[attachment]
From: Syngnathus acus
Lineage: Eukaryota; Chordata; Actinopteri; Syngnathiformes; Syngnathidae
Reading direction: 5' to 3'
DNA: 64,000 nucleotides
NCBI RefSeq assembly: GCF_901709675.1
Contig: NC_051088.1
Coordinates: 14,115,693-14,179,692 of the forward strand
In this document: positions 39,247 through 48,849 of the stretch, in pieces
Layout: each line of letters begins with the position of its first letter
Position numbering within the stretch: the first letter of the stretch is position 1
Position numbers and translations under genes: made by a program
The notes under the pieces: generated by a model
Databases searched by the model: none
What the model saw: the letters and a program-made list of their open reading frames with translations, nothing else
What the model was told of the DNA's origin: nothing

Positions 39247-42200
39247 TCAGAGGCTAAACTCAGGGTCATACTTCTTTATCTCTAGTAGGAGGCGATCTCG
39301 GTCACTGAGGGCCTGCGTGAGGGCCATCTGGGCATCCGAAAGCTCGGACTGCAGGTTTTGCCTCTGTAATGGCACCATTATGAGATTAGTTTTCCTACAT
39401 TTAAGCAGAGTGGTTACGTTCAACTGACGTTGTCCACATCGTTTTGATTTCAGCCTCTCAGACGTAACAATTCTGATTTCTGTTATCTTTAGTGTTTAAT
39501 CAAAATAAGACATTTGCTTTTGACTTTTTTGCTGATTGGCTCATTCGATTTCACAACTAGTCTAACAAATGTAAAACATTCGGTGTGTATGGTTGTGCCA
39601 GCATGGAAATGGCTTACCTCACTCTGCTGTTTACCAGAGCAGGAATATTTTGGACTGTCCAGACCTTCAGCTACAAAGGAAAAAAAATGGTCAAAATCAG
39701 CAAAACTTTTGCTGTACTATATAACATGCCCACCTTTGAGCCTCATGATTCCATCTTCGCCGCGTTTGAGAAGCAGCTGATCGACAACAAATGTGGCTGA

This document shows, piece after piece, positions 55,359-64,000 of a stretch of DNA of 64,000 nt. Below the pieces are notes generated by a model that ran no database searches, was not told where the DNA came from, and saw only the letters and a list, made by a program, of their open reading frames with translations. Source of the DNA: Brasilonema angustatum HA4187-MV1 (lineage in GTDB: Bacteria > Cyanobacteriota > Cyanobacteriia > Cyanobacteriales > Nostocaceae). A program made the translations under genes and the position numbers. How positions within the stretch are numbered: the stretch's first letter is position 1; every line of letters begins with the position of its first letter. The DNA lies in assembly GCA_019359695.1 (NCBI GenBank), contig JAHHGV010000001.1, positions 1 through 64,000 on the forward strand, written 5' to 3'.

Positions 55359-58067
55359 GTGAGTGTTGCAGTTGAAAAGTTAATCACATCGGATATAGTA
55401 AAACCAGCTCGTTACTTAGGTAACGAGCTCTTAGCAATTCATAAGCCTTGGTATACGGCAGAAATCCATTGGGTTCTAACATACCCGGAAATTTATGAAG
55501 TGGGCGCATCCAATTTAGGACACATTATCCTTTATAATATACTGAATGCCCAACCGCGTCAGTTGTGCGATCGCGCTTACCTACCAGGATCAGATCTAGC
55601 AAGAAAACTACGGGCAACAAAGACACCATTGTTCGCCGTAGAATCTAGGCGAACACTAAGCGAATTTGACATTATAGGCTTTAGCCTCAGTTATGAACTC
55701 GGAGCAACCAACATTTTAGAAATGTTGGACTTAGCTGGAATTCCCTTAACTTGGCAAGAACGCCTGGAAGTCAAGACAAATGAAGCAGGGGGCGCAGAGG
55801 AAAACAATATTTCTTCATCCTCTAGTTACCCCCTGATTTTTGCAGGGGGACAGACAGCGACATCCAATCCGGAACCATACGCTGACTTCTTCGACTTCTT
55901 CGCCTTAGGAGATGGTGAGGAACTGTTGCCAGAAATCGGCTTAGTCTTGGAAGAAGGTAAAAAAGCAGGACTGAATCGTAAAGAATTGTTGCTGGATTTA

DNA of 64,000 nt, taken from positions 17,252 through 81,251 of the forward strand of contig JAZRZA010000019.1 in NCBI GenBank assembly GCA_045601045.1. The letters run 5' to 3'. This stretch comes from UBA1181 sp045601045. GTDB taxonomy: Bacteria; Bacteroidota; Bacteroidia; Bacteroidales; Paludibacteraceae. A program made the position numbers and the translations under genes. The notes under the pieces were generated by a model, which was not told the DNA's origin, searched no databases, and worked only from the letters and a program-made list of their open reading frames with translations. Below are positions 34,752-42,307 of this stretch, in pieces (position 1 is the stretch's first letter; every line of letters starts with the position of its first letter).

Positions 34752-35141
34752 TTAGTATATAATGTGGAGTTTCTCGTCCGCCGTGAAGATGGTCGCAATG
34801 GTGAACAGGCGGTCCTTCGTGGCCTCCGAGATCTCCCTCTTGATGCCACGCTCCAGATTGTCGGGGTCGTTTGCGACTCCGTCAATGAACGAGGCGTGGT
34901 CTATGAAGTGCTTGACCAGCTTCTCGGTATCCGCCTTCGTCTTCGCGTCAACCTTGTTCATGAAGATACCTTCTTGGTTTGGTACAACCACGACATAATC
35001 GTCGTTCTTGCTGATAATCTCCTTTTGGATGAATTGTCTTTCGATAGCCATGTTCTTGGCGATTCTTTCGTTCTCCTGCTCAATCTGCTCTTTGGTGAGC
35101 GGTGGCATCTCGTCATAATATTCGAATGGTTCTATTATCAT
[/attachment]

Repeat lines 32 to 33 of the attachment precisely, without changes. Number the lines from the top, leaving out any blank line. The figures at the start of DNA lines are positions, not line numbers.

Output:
DNA of 64,000 nt, taken from positions 17,252 through 81,251 of the forward strand of contig JAZRZA010000019.1 in NCBI GenBank assembly GCA_045601045.1. The letters run 5' to 3'. This stretch comes from UBA1181 sp045601045. GTDB taxonomy: Bacteria; Bacteroidota; Bacteroidia; Bacteroidales; Paludibacteraceae. A program made the position numbers and the translations under genes. The notes under the pieces were generated by a model, which was not told the DNA's origin, searched no databases, and worked only from the letters and a program-made list of their open reading frames with translations. Below are positions 34,752-42,307 of this stretch, in pieces (position 1 is the stretch's first letter; every line of letters starts with the position of its first letter).

Positions 34752-35141